Last year the Supreme Court in the Philippines struck down a 2002 regulation and temporarily stopped the government from accepting applications for field testing, propagating, and importing GMOs until new rules are in place. This has gravely concerned the scientific community, who fear that it may have negative effects on food security and research development in agriculture.
In a statement, the National Academy of Science and Technology Philippines (NAST-PHL) said all the supporters of biotech crops —including the University of the Philippines at Los Baños (UPLB), Institute of Plant Breeding (IPB), the Southeast Asian Regional Center for Graduate Study and Research in Agriculture (Searca), ISAAA and the corn industry—are concerned about the verdict since it conceivably covered not only GM crops but other products as well.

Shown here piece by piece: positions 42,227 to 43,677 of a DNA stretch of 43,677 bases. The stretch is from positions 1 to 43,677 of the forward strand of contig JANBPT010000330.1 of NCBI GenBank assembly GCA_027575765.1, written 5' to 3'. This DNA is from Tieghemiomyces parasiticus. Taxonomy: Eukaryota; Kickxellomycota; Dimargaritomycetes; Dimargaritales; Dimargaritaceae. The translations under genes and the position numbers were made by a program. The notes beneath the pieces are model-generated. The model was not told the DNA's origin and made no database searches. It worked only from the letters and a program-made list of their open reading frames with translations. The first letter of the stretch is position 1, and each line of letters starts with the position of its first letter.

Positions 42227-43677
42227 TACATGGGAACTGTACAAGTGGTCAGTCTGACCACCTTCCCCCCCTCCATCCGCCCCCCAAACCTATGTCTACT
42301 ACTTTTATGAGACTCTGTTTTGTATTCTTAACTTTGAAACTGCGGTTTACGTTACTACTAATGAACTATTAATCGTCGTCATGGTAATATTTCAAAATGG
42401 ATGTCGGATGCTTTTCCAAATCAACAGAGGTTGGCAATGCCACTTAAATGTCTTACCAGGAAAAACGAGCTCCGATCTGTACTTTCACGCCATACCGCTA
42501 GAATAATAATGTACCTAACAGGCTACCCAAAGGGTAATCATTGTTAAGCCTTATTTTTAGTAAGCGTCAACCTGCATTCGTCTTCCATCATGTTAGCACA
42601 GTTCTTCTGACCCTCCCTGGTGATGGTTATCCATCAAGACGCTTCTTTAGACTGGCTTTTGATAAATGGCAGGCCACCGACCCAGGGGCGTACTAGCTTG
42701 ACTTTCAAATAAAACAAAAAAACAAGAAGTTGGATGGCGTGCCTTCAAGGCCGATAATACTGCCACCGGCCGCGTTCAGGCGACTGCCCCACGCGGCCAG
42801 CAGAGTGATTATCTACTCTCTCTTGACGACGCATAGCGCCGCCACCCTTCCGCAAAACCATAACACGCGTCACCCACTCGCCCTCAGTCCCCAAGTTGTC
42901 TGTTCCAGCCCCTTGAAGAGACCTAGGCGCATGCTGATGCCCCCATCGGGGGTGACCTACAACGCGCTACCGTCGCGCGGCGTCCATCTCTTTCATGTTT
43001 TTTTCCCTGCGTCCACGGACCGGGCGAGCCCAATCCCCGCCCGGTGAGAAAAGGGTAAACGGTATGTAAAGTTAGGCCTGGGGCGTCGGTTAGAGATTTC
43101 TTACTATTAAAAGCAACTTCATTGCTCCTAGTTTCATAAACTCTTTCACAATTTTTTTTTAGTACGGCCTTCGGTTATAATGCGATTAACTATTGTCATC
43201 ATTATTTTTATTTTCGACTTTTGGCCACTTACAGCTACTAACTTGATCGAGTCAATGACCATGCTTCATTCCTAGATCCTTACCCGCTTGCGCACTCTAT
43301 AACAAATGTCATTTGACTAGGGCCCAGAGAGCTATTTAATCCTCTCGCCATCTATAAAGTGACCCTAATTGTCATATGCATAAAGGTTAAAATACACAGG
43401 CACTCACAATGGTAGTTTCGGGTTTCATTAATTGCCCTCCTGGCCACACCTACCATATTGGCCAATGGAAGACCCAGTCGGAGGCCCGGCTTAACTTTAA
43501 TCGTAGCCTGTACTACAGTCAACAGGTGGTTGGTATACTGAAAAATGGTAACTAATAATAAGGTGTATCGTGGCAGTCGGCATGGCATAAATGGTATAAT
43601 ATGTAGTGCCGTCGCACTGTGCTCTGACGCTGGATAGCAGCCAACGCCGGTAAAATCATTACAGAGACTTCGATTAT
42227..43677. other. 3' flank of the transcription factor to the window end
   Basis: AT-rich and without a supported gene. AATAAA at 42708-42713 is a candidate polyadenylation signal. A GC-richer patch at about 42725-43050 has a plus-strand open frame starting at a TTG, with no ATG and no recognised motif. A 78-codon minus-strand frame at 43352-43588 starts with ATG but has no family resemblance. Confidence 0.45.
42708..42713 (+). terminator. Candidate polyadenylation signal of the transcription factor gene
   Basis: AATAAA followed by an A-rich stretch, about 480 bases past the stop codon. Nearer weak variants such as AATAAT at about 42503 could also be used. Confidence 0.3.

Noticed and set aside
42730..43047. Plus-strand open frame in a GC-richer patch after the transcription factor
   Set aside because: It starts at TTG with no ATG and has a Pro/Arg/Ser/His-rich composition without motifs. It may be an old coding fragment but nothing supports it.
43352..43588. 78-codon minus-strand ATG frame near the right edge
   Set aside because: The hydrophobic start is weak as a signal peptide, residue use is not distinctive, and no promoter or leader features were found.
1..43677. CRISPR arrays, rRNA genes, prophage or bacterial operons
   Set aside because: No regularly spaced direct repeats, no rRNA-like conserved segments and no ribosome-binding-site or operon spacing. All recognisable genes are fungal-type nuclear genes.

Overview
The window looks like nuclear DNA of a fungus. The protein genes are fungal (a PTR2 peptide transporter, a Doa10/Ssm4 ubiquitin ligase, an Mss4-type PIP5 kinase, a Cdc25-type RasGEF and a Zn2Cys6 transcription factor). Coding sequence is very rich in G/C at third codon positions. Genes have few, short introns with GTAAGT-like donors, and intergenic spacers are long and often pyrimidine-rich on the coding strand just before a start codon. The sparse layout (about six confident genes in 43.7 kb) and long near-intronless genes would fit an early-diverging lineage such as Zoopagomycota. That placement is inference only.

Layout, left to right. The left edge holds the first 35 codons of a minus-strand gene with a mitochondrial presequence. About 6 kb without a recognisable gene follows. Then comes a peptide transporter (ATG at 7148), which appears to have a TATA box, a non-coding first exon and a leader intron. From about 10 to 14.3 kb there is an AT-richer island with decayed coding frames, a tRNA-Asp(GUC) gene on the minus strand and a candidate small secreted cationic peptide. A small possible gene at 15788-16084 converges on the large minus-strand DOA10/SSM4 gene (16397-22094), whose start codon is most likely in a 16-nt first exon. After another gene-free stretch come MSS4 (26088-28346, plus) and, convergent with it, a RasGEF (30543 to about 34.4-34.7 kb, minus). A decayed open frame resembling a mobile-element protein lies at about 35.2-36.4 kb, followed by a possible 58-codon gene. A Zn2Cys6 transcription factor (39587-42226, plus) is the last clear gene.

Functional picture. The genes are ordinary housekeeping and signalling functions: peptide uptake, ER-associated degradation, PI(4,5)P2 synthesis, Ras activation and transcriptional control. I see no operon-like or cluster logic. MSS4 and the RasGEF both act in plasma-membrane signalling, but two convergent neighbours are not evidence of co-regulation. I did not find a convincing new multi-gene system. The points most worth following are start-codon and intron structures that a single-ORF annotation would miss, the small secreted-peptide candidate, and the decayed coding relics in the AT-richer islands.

The Supreme Court ordered the government to prepare an immediate plan of action to rehabilitate field trial sites and protect, preserve, and conserve the environment, and recommend policies and measures to reform the present regulatory process.
The activity that SC permanently stopped was the field testing of Bt eggplant in plots measuring 920 sq.m. each in five different places in the Philippines.
The field tests were part of a research project started in 2007 as an option for controlling the fruit and stem borer (FSB), the most destructive insect pest of the eggplant.
“The genetically engineered Bt talong would have provided an option for the farmers to control the FSB infestation of eggplant by incorporating the gene from naturally-occurring soil bacterium, Bacillus thuringiensis (Bt), that produces the toxin specific for the group of insects to which the FSB belongs,” NAST-PHL said.